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Latitude: 53.0523 / 53°3'8"N
Longitude: -4.2457 / 4°14'44"W
OS Eastings: 249575
OS Northings: 352921
OS Grid: SH495529
Mapcode National: GBR 5K.CM44
Mapcode Global: WH43T.RJFW
Entry Name: Causeway
Listing Date: 10 December 1992
Last Amended: 21 July 2000
Source ID: 22902
Building Class: Industrial
Location: Located off the B 4418 to the north of Dorothea House, beginning beyond Pont Wythdir and running north-east for approximately 100m across marshy ground with a spoil heap to the north-west on the south
Traditional County: Caernarfonshire
The Nantlle Vale has a long and important history of slate quarrying dating from Roman times. The Dorothea Quarry was a large open-cast pit formed out of 6 small pits, the earliest of which was sunk c1820. The causeway was probably constructed sometime between 1805 and 1830 as part of a road laid to transport slate from the Tan-yr-allt Quarry (opened in 1805), and perhaps others on the south side of the Nantlle Vale, up to the main east-west road near Talysarn Quarry (opened in 1790) and the Nantlle Railway (opened in 1828). This road originally passed the western edge of the Dorothea Quarry but it was cut at the north-east end following a C20 cliff fall at the South Dorothea Quarry (opened in 1860) and so it remains in its earlier C19 form.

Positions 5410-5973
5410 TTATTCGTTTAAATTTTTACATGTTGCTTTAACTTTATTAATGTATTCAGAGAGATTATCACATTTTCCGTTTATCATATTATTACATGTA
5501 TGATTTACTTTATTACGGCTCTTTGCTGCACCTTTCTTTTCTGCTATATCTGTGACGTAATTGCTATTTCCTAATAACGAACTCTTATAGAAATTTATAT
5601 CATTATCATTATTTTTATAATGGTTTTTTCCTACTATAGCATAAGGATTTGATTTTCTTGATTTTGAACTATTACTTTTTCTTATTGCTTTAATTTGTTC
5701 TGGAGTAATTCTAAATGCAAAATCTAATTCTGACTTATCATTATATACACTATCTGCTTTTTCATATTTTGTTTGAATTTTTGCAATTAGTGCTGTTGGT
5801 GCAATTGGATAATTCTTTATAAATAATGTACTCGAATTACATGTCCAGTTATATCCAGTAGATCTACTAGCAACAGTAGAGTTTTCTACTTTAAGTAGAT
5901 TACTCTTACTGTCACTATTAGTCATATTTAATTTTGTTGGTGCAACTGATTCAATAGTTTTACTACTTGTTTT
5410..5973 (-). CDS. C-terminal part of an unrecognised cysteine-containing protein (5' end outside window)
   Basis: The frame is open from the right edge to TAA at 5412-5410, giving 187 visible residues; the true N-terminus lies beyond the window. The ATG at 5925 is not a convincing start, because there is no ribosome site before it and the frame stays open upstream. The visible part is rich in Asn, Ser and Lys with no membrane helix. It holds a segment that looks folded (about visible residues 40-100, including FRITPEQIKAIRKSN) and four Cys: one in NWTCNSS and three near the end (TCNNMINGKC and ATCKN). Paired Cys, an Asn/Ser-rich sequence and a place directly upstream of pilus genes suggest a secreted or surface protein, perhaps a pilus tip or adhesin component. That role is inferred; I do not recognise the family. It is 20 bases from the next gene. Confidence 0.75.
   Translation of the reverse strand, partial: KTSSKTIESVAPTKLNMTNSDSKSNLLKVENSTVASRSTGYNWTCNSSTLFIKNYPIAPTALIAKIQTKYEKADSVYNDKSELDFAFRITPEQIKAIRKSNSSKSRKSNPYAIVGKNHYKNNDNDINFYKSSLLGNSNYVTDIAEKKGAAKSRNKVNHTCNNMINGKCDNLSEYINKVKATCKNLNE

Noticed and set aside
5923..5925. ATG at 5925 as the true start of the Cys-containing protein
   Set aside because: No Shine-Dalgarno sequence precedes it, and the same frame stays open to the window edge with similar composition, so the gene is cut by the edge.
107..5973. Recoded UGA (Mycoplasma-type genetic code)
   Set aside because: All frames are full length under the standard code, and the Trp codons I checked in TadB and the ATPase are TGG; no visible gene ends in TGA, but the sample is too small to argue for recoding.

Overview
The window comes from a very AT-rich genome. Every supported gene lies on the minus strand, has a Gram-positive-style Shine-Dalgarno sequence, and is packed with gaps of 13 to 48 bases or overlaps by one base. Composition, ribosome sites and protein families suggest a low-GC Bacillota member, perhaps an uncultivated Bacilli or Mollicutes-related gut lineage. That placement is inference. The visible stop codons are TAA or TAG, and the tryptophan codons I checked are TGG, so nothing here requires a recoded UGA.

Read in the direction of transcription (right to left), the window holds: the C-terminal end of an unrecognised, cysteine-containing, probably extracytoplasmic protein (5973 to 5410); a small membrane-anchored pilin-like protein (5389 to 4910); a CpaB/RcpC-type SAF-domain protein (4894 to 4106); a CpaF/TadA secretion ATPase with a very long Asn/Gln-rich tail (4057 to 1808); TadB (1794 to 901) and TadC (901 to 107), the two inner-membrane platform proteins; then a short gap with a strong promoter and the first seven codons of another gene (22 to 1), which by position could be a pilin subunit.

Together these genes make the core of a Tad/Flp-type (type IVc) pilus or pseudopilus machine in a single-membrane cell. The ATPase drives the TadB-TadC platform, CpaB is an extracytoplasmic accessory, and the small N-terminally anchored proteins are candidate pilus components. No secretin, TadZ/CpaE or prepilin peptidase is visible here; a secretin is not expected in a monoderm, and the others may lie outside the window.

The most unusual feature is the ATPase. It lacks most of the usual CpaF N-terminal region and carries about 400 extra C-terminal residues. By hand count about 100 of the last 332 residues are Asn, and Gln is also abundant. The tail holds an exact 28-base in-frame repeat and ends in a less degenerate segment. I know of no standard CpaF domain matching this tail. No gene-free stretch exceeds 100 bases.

Causeway constructed of slate rubblestone with some boulders to the base and quoins; flat coping. Both sides have central segmental arch with flanking tapered pilasters together with voussoirs and arch-ring set below a string course which continues either side over square-headed and slate-roofed culverts, 2 to south-west end and 3 to north-east; the former are still open all the way through; rubble soffit to central arch. The parapet is beween 1.2m and 1.5m high and the width is approximately 5m. The road level climbs towards the north-east end where the parapet has partly collapsed.
Listed for its special interest to the history of the Welsh slate industry as a rare example of an unaltered early C19 slate road at a particularly important quarry.
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